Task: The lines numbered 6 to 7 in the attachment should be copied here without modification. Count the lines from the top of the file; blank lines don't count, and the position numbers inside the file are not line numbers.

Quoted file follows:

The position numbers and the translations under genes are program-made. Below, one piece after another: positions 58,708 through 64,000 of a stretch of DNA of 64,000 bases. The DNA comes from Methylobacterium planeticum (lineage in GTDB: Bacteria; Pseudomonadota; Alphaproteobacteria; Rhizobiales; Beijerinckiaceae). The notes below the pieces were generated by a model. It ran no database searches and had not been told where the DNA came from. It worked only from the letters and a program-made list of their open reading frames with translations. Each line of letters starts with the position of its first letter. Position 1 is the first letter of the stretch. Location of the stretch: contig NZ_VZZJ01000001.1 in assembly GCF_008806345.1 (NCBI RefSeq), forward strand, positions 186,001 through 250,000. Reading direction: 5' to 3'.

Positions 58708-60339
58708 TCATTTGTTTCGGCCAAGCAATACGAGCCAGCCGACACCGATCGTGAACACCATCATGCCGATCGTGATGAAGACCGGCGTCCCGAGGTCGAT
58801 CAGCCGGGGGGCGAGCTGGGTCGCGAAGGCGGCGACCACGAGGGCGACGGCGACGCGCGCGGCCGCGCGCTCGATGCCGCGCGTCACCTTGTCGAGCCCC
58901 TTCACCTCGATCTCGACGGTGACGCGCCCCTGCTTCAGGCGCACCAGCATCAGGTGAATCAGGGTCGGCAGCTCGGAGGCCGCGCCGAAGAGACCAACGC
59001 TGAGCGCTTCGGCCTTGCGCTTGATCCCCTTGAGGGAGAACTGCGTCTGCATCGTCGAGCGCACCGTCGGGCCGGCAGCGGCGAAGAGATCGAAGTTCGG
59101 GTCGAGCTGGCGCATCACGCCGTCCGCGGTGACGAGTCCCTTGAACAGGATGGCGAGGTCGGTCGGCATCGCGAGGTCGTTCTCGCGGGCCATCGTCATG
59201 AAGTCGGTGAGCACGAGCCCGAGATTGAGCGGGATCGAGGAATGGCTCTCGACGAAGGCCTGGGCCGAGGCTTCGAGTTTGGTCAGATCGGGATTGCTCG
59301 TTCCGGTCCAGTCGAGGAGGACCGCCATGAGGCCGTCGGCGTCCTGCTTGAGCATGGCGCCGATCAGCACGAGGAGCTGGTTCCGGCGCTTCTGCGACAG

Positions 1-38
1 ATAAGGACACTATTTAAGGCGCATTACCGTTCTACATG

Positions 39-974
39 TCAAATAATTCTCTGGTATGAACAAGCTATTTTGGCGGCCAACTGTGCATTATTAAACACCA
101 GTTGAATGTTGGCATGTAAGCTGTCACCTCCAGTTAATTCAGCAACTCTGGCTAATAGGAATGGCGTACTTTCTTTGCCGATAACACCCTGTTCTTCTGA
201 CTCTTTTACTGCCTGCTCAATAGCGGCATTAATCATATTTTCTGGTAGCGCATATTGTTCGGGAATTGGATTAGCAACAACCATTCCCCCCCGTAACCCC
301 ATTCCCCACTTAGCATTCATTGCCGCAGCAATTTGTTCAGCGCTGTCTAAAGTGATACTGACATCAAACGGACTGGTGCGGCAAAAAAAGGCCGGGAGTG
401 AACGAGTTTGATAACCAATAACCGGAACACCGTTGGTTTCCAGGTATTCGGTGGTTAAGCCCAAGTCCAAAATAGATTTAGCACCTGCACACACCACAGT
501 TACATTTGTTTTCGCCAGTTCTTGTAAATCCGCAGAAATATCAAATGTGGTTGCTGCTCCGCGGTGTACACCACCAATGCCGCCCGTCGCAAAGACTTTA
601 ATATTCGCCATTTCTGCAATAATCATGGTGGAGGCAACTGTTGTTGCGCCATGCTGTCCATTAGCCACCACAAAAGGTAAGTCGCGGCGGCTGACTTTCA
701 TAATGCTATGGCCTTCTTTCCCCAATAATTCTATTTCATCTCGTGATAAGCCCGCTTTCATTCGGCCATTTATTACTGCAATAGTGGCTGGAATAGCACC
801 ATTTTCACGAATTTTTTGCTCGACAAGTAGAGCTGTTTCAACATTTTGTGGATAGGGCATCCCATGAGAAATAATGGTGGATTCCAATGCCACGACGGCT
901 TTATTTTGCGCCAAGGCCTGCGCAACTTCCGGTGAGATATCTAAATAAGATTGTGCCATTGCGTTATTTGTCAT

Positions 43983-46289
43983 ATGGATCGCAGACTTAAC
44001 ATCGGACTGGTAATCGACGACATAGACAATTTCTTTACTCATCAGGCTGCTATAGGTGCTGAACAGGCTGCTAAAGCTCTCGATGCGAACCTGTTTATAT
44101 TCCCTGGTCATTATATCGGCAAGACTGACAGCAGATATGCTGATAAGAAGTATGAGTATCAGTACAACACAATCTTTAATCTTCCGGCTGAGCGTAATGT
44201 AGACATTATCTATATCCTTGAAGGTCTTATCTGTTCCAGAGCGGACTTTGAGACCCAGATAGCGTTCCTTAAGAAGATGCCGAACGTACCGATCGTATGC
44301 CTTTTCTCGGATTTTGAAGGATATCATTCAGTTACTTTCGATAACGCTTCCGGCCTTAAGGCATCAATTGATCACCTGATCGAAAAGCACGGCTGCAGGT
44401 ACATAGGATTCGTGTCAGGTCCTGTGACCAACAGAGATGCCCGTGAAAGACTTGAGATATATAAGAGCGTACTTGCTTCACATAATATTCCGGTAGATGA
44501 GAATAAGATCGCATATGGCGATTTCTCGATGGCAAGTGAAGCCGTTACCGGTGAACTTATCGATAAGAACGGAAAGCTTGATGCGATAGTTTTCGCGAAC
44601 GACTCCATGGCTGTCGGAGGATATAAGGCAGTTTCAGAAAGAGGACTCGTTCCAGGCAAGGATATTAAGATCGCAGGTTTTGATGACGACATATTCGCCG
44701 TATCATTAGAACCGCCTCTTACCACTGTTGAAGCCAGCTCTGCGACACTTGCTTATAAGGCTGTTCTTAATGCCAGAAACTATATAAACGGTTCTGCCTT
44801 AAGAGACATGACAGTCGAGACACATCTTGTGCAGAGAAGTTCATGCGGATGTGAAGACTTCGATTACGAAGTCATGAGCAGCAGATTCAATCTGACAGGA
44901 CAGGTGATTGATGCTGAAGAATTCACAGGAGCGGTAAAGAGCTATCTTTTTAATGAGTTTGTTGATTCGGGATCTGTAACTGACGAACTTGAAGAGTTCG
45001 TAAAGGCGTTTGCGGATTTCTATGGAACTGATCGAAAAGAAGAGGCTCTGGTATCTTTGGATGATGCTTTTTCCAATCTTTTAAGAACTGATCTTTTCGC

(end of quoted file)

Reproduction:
59001 TGAGCGCTTCGGCCTTGCGCTTGATCCCCTTGAGGGAGAACTGCGTCTGCATCGTCGAGCGCACCGTCGGGCCGGCAGCGGCGAAGAGATCGAAGTTCGG
59101 GTCGAGCTGGCGCATCACGCCGTCCGCGGTGACGAGTCCCTTGAACAGGATGGCGAGGTCGGTCGGCATCGCGAGGTCGTTCTCGCGGGCCATCGTCATG